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Today's News

  • The Garden Gate: What are your plans for night of the mad moon?

    Our annual Halloween celebration is an offshoot of the ancient pagan festival of Samhain.

    On that night, the ancients believed, the spirits of all those who had died during the previous year would come back to haunt those still living.

    To appease them, and possibly to scare them away, people dressed in fiendish costumes and left offerings of food on the doorstep.

    So now we have bands of costumed revelers going from house to house shouting “trick or treat,” and we mollify them with candy treats.

  • OR preservation group to hear Rugby program

    Barbara Stagg, former director of Historic Rugby, will discuss the British settlement in Morgan County during an Oct. 11 meeting of the Oak Ridge Heritage and Preservation Association.

    The meeting will start at 7 p.m. in Midtown Community Center at 102 Robertsville Road, Oak Ridge.

    Stagg served as executive director of Historic Rugby from 1977-2009. She still lives in Rugby in 1886 Roslyn, one of the original homes.

    The restored Utopian settlement commemorates a spectacular social experiment of the 1880s.

  • 56 years for Harriman’s class of 1956

    Harriman High School’s class of 1956 had its 56-year class reunion last month in Rockwood Street Grill, Rockwood.

    Classmates who attended are, seated from left, Jane Miller and Kay Mitchell Griggs; middle row, Gloria Cole Littleton, Juantia Graves Ballew, JoAnn Ray Archey, Linda Latham Hargis, Laura Cain Meers, Carol Daniels Diggs, Frances Lowe Ray; and back row, Gerald Scarbrough, Ron Quarles, Gene Latham, Charlie Black, James Polston, Doug Black, Bob Cofer and Chris Palko.

    Not pictured is Gail Francis Harbin.
     

  • Nominees sought for those working to preserve heritage

    The Tennessee Historical Commission is accepting nominations for its Certificate of Merit Awards to honor individuals or groups working to preserve Tennessee’s cultural heritage during 2012.

    The deadline for submissions is Nov. 30.   

     The awards program recognizes individuals or groups throughout the state who have worked to conserve or highlight Tennessee’s cultural heritage during the past
    year.

    The awards recognize historic preservation projects as well as work in the field of history.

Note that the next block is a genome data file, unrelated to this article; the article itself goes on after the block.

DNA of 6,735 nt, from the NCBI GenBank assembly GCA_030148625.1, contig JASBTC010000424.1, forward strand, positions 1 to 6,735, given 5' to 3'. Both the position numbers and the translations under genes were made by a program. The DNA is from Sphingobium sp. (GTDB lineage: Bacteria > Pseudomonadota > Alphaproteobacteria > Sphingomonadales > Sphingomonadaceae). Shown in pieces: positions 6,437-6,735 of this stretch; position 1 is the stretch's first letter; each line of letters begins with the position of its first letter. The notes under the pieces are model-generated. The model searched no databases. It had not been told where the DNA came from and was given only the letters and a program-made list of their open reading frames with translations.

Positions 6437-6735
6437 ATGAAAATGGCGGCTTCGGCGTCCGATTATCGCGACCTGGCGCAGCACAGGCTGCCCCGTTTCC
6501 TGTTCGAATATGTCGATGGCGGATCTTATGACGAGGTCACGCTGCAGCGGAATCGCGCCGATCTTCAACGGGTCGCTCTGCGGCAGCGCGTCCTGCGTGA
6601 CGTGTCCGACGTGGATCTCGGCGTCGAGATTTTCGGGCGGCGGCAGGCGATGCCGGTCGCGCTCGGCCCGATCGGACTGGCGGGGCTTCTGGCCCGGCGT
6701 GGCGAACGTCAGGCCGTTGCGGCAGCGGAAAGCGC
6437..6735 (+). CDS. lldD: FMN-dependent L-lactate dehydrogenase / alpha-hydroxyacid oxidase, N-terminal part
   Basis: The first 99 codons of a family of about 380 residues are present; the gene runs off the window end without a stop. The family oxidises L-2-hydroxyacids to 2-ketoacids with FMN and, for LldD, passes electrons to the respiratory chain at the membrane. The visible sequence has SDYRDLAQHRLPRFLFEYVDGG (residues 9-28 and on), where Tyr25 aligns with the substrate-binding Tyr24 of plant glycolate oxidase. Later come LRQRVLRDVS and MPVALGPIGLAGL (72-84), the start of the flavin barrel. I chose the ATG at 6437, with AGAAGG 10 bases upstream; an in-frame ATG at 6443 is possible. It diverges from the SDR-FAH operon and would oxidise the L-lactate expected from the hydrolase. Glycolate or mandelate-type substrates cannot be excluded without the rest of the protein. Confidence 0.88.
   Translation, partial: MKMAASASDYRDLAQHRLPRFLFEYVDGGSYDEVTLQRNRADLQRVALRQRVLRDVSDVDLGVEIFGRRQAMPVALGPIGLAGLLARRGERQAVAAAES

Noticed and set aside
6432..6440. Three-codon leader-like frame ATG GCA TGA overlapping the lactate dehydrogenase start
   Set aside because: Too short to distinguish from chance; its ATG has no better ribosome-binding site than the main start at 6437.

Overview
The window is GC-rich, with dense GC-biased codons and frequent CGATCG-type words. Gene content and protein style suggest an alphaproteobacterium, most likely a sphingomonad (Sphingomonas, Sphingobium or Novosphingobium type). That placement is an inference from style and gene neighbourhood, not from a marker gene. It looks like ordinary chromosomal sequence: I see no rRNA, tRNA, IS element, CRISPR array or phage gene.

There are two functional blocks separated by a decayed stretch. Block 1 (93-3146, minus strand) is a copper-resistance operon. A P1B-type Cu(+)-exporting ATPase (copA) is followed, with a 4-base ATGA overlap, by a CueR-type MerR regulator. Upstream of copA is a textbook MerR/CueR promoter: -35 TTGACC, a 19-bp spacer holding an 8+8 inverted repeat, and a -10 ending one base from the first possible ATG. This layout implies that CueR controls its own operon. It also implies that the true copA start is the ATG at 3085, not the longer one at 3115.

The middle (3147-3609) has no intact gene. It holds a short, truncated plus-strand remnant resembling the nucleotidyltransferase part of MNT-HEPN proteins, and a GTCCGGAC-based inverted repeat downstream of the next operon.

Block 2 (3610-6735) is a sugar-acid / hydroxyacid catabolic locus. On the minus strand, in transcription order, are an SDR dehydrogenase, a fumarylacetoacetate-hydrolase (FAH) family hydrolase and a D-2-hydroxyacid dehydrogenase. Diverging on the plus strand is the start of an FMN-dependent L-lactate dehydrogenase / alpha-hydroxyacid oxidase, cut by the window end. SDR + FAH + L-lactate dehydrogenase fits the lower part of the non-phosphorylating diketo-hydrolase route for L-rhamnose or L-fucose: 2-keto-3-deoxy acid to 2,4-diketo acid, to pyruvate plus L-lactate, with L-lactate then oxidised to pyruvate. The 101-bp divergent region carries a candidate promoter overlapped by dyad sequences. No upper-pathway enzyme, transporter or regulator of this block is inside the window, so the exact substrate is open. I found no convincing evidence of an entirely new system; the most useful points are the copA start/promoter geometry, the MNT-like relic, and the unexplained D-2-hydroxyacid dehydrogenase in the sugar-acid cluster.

• Look Back: A Little Something From Our Files From the Week of Oct. 10

    25 Years Ago
    The Tennessee Egg Cooking Contest limited entries to main-dish recipes. The second-place adult winner was Kathleen F. Cole of Rockwood. The junior/senior high school winner was Nicky Cole, also of Rockwood, and the daughter of Kathleen. Winners received a U.S. Savings Bond worth
    $400.

    10 Years Ago

  • WWII vet to speak at RSCC

    World War II veteran Clinton E. Riddle of Sweetwater will share his experiences during a 4:30 p.m. lecture on Oct. 11 on the main campus of Roane State Community College.

    The event, which is free and open to the public, will be held in room O-202 in the O’Brien Humanities building on the Roane County campus.

    The Roane State-Bethel University 2+2 education program is presenting Riddle’s lecture.

    Riddle, 92, fought in North Africa, Italy, France, the Low Countries and Germany during World War II.

  • Cherokee completes perfect regular season

    For the second straight year, the Cherokee Yellow Jackets have completed a perfect regular season. The Jackets completed the task with a 32-6 victory at Oliver Springs.

  • HMS downs Cliton in thriller, 20-14

    After Harriman won the regular season Clinch Valley Conference Class A title two weeks ago with a dominant run game, they hoped to continue that play last Thursday against Clinton on homecoming. 

  • MMS downs Rockwood for seventh win, 27-0

    The Midway Middle School Green Wave completed  a great regular season after they rolled past Rockwood, 27-0, last Thursday at Rockwood. 

  • ‘Big one’ work set to start in 2013: Upgrades to intersection at Hwys. 58, 70

    Don White has a succinct and appropriate name for the planned intersection upgrade to Hwys. 58 and 70 — the single most-significant project pending in Kingston right now at a half-million dollars.

    He calls it, simply, “the big one.”

    White, Kingston City Council’s transportation committee chairman, had both in-person and mail correspondence with Tennessee Department of Transportation Regional Director Steve Borden this summer.